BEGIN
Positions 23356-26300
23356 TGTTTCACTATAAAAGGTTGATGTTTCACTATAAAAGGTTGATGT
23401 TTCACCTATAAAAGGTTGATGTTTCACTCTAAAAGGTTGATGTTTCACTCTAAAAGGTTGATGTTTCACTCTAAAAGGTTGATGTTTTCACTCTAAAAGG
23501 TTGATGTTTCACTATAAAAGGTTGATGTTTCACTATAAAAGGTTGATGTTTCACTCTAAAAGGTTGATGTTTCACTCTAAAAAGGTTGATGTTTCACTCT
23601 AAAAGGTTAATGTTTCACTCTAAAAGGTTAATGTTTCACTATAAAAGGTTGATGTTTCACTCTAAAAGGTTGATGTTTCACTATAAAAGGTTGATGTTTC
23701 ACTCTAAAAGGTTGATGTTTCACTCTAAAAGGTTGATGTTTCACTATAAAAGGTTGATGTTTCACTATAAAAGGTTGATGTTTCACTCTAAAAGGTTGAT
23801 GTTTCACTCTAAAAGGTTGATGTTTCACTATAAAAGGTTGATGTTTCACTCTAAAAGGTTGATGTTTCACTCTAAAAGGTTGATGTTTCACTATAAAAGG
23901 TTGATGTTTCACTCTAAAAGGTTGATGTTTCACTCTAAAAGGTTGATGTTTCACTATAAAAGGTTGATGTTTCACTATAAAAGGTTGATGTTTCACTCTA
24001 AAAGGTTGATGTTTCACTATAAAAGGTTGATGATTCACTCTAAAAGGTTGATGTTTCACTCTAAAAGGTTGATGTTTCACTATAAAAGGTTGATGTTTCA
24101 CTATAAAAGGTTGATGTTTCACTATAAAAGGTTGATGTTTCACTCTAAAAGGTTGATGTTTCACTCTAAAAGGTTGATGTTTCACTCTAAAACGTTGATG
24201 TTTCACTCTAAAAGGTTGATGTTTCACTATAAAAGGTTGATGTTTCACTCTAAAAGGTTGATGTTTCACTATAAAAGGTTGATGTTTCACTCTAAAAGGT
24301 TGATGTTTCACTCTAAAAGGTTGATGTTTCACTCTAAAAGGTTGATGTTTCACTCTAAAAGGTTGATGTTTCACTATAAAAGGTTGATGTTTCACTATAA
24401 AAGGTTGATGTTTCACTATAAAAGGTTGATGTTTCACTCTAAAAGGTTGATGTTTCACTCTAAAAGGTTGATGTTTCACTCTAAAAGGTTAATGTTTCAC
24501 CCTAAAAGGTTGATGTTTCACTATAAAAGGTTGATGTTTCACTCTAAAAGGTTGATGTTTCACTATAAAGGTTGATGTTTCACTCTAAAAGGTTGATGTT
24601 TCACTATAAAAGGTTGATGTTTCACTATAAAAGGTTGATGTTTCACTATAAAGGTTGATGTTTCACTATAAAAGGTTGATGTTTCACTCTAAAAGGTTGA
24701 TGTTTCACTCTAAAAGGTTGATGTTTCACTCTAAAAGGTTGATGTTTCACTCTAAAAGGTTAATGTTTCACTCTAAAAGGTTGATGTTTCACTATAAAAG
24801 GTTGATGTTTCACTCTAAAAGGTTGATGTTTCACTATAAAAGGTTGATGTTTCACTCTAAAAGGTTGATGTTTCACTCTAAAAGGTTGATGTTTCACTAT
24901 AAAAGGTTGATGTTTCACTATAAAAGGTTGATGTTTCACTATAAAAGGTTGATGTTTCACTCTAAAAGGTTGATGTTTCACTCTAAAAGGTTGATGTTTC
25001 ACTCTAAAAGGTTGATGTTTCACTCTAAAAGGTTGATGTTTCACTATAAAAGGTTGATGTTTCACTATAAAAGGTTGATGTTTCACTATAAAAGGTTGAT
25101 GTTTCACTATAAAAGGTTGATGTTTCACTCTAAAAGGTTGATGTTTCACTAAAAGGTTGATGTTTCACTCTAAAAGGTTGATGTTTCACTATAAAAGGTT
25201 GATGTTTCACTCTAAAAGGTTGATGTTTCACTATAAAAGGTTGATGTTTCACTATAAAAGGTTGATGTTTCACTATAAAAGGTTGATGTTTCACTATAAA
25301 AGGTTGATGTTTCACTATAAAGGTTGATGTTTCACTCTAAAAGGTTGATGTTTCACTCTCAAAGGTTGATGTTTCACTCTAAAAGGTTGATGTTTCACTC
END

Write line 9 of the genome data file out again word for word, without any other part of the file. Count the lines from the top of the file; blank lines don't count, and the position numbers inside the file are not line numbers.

24001 AAAGGTTGATGTTTCACTATAAAAGGTTGATGATTCACTCTAAAAGGTTGATGTTTCACTCTAAAAGGTTGATGTTTCACTATAAAAGGTTGATGTTTCA